How Kids Pay Attention (and Why Some Kids Struggle With It)

By Peg Rosen



At a Glance

  • Attention is what allows people to identify and take in useful information.
  • Paying attention is a process with several distinct parts.
  • Kids with attention issues can have trouble with any or all of the parts of the attention process.

Most people understand that attention plays an important role in learning. But they may not know that it’s the very first step in the learning process that occurs in the brain.

Attention is like a funnel that lets kids select and take in useful information. Once the information is there, the brain can make sense of it and store it in memory.

Paying attention may sound very simple. But it’s a highly developed process with several distinct parts. Kids with attention issues can have problems with any or all of these parts. And if they do, it can affect their ability to learn.

Here are the parts of the process and where some kids with attention issues have trouble.

Being Alert

What it is: To pay attention, a child must first be aware and alert, ready to take in information. For most kids, that means being wide awake and well rested.

A student who isn’t alert may literally have his head on his desk during class. But sometimes the signs are more subtle. A child can simply seem “tuned out” and appear to be staring at nothing.

Its relationship to attention issues: Poor-quality sleep and lack of sleep are the top culprits when it comes to alertness issues.

This is true for all kids—those who have diagnosed learning and attention issues and those who don’t. In fact, some kids who appear to have learning or attention issues actually turn out to have sleep disorders.

Sleep disorders include insomnia—problems with falling asleep or staying asleep. They can also affect a person’s ability to achieve deep, restorative sleep.

Kids with  ADHD struggle with sleep disorders more often than other children do. If you believe your child is not as “awake” as he should be, talk to his doctor. She may want to adjust his meds or arrange for a sleep study.

Selecting and Sustaining

What it is: The next step is selecting what exactly to pay attention to. That’s followed by continuing to pay attention to it.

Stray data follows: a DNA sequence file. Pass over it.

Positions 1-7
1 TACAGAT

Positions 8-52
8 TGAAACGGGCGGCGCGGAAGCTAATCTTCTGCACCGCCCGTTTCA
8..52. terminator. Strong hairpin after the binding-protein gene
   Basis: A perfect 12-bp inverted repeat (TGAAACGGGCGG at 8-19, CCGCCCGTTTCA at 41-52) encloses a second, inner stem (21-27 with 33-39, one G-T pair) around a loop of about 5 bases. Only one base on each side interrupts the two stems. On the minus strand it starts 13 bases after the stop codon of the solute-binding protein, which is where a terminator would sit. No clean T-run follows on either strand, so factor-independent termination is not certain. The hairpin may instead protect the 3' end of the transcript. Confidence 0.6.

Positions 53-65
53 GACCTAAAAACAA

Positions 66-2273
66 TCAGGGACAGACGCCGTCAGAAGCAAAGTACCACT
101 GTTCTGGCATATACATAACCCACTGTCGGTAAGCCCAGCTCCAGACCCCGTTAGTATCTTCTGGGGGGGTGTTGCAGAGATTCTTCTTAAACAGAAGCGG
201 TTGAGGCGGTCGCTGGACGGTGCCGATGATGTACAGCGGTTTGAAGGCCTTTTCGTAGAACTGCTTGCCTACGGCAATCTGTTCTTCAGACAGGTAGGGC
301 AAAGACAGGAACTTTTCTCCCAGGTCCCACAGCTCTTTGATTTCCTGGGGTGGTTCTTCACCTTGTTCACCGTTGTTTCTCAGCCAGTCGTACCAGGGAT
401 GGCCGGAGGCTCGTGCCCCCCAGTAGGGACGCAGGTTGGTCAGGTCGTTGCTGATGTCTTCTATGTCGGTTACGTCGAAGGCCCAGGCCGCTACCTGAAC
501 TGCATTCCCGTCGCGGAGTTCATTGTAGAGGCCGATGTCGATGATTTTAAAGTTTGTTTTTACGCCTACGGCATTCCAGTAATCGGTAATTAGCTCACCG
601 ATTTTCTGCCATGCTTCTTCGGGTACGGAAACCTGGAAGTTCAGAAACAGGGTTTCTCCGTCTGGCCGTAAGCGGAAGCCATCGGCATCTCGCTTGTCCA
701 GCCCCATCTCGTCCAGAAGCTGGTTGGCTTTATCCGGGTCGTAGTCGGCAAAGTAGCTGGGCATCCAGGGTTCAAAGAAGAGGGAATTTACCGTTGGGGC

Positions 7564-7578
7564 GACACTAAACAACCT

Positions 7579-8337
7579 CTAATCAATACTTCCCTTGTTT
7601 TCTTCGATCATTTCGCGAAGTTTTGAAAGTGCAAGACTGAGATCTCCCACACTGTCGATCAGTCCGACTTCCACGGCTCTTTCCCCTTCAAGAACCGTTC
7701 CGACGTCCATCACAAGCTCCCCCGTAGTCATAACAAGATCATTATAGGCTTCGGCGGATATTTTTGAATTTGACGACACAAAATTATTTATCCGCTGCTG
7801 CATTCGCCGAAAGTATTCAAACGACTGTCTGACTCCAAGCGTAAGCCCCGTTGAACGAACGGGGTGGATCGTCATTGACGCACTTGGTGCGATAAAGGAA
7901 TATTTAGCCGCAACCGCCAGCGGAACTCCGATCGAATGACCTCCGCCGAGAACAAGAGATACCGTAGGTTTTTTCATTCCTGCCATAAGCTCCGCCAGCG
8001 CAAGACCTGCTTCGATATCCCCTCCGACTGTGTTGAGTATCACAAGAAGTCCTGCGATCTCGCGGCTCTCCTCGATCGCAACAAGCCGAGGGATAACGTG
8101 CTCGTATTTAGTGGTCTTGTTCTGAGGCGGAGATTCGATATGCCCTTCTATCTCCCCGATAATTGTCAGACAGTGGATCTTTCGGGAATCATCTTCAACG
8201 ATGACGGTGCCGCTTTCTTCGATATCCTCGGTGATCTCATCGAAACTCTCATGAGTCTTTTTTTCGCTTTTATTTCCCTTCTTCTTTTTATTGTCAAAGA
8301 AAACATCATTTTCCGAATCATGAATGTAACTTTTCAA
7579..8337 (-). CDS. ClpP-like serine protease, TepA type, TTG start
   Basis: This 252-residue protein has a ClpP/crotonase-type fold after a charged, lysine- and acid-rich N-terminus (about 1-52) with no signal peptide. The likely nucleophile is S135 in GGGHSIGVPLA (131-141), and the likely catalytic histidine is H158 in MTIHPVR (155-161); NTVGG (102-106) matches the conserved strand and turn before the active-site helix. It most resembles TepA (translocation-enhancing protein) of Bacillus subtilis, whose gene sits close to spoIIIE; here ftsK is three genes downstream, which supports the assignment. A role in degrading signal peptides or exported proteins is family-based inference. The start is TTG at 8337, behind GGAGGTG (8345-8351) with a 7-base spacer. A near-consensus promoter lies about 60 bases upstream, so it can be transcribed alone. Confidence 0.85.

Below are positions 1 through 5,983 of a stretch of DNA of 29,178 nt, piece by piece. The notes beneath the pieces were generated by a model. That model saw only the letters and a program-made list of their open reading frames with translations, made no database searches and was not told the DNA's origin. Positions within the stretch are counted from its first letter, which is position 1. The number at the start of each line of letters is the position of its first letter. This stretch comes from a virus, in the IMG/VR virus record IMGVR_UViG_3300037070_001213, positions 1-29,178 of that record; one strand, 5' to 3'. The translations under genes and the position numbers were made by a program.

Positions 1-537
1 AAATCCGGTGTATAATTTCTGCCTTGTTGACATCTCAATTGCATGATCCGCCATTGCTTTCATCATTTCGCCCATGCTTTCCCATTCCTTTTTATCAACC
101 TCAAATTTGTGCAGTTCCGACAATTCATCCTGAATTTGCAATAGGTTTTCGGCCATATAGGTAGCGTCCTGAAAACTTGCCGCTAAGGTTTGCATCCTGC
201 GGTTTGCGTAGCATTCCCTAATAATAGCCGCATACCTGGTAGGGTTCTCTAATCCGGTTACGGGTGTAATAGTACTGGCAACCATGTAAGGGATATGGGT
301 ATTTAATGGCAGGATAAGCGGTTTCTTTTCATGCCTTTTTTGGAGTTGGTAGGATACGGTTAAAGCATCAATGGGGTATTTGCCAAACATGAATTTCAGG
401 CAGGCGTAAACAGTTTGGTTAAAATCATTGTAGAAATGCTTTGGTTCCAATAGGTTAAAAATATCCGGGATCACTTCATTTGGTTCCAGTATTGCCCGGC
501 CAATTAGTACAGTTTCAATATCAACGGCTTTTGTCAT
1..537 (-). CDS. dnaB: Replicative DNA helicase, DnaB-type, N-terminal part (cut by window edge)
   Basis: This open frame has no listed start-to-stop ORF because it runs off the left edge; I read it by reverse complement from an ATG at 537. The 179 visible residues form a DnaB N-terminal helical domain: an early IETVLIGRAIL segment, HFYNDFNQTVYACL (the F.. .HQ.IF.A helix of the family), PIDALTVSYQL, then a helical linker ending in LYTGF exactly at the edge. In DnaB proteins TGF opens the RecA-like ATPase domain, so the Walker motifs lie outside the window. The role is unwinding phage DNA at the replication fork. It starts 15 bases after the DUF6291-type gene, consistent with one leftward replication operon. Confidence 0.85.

To some extent, people use judgment to decide what deserves attention. For instance, a student can choose to pay attention to the teacher and not the birds flying around outside.

But choice and judgment play a smaller role in this process than many people realize. For example, if the whiteboard falls off the wall, all the brains in the room will automatically focus on that. It’s basic instinct.

The same is true if a teacher stands and talks right in front of a student. That child’s brain naturally focuses on what’s taking up his immediate visual and auditory space.

Its relationship to attention issues: Many kids with attention issues want to focus on the “right” thing. But their brains may have trouble picking out what that right thing is.

The other big challenge: Even when kids can pick out what’s important, they may not be able to sustain attention for a meaningful amount of time. So a child may start out listening to the teacher. But then his mind may drift to the birds outside.

Shifting Focus

What it is: Nobody can completely ignore distractions. For example, a loud noise in the hallway will catch the attention of everyone in the classroom. People also frequently shift attention to something internal, like a thought, feeling or memory. But most students are able to shift their attention and then quickly shift back to the teacher.

Its relationship to attention issues: The mechanism that lets most students shift attention easily and quickly is sticky in many kids with attention issues.

A child with ADHD may stay focused on that loud noise out in the hallway long after his classmates have returned their attention to the teacher. By the time he tunes back in, he may have missed important information.

Or he may not return his attention at all. Instead he may move on to, say, what he’s going to have for lunch and what he’s doing on the weekend.

If your child struggles a lot with attention issues there are strategies you can try at home.Medication is also an option to consider. A combination of the right support and treatment can help your child absorb what he needs to know—in school and out.

Key Takeaways

  • Paying attention is not as much of a “choice” as many people may think.
  • Kids with attention issues have trouble determining where to focus attention, maintaining attention and shifting attention to and away from distractions.
  • Educational therapies, as well as medication, can help many kids strengthen attention skills and focus more easily.

About the Author

Portrait of Peg Rosen

Peg Rosen writes for digital and print, including ParentCenter,WebMDParentsGood Housekeeping, and Martha Stewart.

Reviewed by

Portrait of Dr. Nelson Dorta

Nelson J. Dorta, PhD, is a pediatric neuropsychologist and an assistant professor of medical psychology in child psychiatry at the College of Physicians and Surgeons of Columbia University.







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